Diagnosis of acute rhinosinusitis in primary care: A systematic review of test accuracy

Mark H. Ebell, Brian McKay, Ryan Guilbault, Yokabed Ermias

Research output: Contribution to journalArticlepeer-review

16 Scopus citations


Background Acute rhinosinusitis (ARS) is a common primary care infection, but there have been no recent, comprehensive diagnostic meta- Analyses. Aim To determine the accuracy of laboratory and imaging studies for the diagnosis of ARS. Design and setting Systematic review of diagnostic tests in outpatient, primary care, and specialty settings. Method The authors included studies of patients presenting with or referred for suspected ARS, and used bivariate meta- Analysis to calculate summary estimates of test accuracy and the area under the receiver operating characteristic (ROC) curve. The authors also plotted summary ROC curves to explore heterogeneity, cutoffs, and the impact of different reference standards. Results Using antral puncture as the reference standard, A mode ultrasound (positive likelihood ratio [LR+] 1.71, negative likelihood ratio [LR-] 0.41), B mode ultrasound (LR+ 1.64, LR- 0.69), and radiography (LR+ 2.01, LR- 0.28) had only modest accuracy. Accuracy was higher using imaging as the reference standard for both ultrasound (LR+ 12.4, LR- 0.35) and radiography (LR+ 9.4, LR- 0.27), although this likely overestimates accuracy. C-reactive protein (CRP) and erythrocyte sedimentation rate (ESR) both had clear threshold effects, and modest overall accuracy. The LR+ for ESR >30 and >40 were 4.08 and 7.40, respectively. A dipstick of nasal secretions for leucocyte esterase was highly accurate (LR+ 18.4, LR- 0.17) but has not been validated. Conclusion In general, tests were of limited value in the diagnosis of ARS. Normal radiography helps rule out sinusitis when negative, whereas CRP and ESR help rule in sinusitis when positive, although, given their limited accuracy as individual tests, they cannot be routinely recommended. Prospective studies integrating signs and symptoms with point-of-care CRP, dipstick, and/ or handheld B-mode ultrasound are needed.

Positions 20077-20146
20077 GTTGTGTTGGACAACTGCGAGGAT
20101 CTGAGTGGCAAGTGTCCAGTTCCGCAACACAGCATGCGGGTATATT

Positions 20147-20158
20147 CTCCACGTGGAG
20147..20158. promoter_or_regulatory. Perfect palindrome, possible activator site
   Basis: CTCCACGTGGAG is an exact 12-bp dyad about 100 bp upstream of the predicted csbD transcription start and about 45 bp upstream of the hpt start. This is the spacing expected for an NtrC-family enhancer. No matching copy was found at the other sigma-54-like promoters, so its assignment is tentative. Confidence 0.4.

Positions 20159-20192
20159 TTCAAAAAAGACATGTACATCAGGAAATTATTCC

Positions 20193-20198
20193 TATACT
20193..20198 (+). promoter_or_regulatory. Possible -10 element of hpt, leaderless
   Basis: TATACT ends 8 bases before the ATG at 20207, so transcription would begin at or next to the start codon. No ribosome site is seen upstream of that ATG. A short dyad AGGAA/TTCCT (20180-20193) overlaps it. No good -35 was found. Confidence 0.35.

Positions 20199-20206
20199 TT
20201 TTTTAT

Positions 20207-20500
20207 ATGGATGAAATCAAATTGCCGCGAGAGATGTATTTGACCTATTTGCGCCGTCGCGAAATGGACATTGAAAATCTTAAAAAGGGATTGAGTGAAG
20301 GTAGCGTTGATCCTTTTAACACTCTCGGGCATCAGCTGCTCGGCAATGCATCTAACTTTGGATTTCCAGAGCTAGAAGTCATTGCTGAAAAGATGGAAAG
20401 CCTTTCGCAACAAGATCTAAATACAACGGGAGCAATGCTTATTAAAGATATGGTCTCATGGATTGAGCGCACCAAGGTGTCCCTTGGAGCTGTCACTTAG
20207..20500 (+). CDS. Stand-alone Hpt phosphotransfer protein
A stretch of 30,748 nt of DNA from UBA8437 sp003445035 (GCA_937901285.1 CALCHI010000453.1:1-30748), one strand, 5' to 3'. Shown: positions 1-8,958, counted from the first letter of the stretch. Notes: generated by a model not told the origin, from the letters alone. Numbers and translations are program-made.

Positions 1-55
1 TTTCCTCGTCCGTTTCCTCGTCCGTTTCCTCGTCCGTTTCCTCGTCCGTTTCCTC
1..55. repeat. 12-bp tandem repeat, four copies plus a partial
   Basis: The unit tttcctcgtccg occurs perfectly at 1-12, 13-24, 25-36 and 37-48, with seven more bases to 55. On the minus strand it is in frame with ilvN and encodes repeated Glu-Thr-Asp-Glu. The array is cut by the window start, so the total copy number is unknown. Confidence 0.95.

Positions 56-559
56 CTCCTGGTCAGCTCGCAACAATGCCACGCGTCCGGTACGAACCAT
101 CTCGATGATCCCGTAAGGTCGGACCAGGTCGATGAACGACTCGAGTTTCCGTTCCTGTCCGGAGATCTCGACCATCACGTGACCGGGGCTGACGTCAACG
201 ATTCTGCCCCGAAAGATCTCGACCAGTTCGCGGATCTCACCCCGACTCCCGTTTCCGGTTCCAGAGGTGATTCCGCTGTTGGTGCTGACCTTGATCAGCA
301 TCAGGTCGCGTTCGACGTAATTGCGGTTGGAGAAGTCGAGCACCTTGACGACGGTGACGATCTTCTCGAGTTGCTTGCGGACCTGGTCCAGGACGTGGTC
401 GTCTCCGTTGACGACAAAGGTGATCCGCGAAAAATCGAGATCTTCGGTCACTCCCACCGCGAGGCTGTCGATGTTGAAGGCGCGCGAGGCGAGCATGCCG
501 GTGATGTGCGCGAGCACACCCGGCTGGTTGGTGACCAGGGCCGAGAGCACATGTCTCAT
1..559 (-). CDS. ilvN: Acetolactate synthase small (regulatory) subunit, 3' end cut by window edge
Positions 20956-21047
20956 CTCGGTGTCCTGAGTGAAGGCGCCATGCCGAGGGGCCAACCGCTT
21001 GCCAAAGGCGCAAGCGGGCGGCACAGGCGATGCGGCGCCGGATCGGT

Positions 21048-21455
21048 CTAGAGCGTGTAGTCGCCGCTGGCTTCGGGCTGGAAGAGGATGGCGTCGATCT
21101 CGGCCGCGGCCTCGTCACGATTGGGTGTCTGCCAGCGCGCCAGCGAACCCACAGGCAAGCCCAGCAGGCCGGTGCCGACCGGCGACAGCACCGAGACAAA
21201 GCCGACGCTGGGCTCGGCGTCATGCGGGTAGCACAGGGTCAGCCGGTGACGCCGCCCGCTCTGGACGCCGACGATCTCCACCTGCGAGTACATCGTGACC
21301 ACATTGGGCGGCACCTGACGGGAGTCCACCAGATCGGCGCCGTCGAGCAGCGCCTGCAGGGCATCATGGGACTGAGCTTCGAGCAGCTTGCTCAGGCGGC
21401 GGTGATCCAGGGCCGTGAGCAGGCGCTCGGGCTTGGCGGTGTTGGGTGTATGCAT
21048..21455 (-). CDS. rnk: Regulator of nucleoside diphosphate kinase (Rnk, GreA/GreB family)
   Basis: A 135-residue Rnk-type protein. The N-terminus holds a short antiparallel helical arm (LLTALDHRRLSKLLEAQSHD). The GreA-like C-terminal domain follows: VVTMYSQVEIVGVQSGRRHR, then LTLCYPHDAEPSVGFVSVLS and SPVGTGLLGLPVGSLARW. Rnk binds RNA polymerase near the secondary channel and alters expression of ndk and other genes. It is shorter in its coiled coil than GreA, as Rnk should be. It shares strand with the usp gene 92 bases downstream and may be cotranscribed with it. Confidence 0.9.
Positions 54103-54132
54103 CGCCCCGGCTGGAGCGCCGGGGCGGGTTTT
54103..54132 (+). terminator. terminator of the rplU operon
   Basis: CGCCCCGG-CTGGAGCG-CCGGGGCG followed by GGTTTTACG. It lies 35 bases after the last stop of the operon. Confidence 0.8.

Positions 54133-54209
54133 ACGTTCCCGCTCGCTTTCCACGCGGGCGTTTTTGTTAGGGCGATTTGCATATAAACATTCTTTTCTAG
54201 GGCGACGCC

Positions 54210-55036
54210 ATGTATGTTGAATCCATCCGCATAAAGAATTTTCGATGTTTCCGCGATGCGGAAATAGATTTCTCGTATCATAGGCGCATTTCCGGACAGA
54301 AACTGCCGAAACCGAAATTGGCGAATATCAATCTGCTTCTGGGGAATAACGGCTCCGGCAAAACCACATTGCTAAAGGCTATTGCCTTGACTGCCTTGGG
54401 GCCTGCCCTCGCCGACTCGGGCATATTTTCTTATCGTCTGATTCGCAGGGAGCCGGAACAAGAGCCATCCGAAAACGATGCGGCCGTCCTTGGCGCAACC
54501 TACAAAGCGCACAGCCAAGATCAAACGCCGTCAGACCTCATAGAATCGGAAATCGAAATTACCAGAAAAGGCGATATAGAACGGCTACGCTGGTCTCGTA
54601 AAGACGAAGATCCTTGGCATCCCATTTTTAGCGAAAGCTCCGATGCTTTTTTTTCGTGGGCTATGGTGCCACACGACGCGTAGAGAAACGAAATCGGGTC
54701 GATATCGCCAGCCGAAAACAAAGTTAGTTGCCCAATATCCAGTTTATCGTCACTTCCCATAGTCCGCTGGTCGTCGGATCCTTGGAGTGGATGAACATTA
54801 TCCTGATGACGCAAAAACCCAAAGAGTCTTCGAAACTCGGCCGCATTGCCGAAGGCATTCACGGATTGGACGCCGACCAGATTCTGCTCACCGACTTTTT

Original languageEnglish (US)
Pages (from-to)e612-e632
JournalBritish Journal of General Practice
Issue number650
StatePublished - Sep 2016
Externally publishedYes


  • Acute rhinosinusitis
  • Acute sinusitis
  • Clinical decision-making
  • Clinical diagnosis
  • Primary care
  • Rhinosinusitis
  • Sinusitis

ASJC Scopus subject areas

  • Family Practice


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